1. By emphasizing short-term earnings, their compensation plan discouraged investments in viable innovation projects with multiyear payoffs.
2. Incentive structures tied bonuses to budgets, which rewarded business unit leaders for negotiating lower targets, i.e., “sandbagging.” This had the unintended consequence of making managers risk-averse, the opposite of what had driven Varian’s innovative culture for decades.
In late 2017, the compensation committee adopted new annual cash incentives by replacing both EBIT (earnings before interest and taxes) growth and revenue growth with a measure of economic profit called, “Varian Value Added” (VVA). VVA is a customized version of Residual Cash Earnings (RCE) developed by Fortuna Advisors that makes three essential adjustments to after-tax operating earnings:
1. VVA recognizes a charge for the cost of capital employed to encourage capital discipline, representing the first time the company used a capital productivity metric.
2. R&D spending is treated as an investment in future value creation by adding it back to earnings and capitalizing it on the balance sheet as a non-amortizing asset with an eight-year life.
3. Finally, VVA excludes depreciation, with the capital charge calculated on the value of gross assets; this removes the accounting distortion that leads companies to “sweat assets” to produce GAAP-based returns that increasingly diverge from cash earnings, and importantly, to miss the signals to reinvest in the business to rebuild assets and remain competitive.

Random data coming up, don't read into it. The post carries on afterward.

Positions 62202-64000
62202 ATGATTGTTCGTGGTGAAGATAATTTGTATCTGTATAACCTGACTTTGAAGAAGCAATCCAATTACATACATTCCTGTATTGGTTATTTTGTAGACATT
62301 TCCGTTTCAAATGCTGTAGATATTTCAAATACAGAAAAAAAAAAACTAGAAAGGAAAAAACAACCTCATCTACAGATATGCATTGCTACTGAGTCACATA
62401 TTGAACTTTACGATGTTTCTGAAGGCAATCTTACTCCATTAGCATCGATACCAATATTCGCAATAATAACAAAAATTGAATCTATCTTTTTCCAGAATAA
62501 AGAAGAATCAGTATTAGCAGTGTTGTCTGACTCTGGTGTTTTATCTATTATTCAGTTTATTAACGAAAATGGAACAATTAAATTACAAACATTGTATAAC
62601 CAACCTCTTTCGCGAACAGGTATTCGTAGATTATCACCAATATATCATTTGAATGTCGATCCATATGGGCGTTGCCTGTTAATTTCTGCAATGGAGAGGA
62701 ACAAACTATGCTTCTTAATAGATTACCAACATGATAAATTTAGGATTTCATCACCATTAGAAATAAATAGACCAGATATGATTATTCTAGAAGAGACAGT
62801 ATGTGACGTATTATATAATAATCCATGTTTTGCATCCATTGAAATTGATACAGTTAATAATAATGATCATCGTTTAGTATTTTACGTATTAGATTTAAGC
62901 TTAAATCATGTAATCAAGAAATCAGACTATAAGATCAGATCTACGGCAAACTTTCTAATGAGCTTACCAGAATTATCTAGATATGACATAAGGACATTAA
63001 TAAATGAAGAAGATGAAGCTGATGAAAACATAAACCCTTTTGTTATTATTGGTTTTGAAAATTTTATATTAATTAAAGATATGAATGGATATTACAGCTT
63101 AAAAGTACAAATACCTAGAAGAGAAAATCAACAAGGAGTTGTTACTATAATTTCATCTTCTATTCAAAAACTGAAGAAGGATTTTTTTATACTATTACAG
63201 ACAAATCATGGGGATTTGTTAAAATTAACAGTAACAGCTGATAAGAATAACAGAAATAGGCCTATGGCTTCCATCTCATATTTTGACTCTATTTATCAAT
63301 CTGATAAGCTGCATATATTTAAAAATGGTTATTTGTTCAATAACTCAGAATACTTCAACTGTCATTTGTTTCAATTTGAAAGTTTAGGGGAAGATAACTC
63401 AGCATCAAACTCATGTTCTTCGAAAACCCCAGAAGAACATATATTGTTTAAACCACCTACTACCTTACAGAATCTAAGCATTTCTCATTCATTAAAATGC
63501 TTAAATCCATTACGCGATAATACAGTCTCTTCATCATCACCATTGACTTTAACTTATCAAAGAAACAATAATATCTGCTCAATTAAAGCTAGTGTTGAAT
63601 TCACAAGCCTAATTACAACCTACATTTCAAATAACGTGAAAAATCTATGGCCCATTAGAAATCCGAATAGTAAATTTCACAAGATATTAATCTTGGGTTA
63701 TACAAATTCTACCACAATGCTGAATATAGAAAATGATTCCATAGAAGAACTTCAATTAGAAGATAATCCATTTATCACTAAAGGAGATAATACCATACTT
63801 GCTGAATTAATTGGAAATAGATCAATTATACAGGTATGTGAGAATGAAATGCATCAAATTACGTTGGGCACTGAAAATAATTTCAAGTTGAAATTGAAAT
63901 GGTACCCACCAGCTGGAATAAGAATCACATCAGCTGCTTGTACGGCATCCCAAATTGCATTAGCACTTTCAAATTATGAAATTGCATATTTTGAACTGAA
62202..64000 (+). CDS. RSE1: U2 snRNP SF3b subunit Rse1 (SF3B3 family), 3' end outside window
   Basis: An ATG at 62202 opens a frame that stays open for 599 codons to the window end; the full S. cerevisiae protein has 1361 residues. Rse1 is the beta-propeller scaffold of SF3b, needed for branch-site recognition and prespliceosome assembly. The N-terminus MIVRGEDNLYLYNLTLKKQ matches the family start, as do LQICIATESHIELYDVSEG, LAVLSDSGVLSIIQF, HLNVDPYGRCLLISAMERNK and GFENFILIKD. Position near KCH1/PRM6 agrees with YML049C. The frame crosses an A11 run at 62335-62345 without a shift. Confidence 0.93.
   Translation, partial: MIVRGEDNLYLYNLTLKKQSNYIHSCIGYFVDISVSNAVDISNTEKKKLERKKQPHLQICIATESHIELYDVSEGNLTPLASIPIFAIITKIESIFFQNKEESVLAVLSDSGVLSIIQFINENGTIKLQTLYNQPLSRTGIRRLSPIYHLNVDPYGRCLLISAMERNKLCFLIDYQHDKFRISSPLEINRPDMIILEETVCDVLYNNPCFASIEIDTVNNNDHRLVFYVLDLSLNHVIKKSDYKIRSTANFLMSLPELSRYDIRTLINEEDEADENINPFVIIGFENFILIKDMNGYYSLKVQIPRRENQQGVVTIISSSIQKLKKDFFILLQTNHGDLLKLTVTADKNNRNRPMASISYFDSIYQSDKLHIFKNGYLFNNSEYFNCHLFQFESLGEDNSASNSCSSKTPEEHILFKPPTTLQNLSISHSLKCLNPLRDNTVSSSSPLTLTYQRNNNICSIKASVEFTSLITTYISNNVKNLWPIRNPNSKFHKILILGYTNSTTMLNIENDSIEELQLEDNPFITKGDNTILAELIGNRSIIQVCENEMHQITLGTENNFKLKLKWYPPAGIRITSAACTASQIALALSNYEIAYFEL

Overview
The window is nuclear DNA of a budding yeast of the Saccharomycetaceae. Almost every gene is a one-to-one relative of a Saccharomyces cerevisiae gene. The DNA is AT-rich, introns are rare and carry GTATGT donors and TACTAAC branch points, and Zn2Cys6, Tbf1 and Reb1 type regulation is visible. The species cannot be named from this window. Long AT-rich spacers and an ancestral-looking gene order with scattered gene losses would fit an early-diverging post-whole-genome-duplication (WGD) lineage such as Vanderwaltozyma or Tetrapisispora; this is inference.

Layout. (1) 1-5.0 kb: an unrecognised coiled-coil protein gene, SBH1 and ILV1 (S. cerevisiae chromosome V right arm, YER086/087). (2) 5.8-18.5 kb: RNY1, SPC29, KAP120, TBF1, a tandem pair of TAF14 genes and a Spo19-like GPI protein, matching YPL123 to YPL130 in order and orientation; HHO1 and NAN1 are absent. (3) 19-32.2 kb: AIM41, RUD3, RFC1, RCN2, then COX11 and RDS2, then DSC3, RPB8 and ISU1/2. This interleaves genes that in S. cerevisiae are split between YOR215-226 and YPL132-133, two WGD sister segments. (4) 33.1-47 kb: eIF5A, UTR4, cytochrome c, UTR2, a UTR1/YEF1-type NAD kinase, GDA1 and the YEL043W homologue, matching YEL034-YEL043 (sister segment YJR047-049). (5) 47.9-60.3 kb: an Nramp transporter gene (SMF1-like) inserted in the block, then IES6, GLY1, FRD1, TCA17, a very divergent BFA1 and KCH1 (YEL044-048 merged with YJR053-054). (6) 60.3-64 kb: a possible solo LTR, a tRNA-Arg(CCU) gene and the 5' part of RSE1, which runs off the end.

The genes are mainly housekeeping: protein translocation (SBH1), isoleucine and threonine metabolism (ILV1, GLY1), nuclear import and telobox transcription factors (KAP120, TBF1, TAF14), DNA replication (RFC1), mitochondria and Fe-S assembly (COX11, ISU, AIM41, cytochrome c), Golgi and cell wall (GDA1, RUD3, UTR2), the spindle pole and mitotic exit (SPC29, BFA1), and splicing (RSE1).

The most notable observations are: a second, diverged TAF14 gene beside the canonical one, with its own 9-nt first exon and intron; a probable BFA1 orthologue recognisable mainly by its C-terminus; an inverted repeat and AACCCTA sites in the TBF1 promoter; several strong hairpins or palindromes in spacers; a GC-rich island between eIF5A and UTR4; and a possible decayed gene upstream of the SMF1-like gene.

Varian also removed the effects of budget variances from performance evaluation. Incentive compensation now depends on the change in VVA over the prior year, so management can focus on developing value-creating projects while rationally evaluating risks.
How did the capital markets respond? In 2018, when Varian released its first proxy since implementing VVA, their new evaluation and reward program was applauded by Institutional Shareholder Services (ISS) and many of Varian’s investors. In the two years following implementation, revenue growth quadrupled, and the stock price rose 61% (Figure 2). In August 2020, the company announced it was being acquired for a 25% premium, reinforcing the value creation story.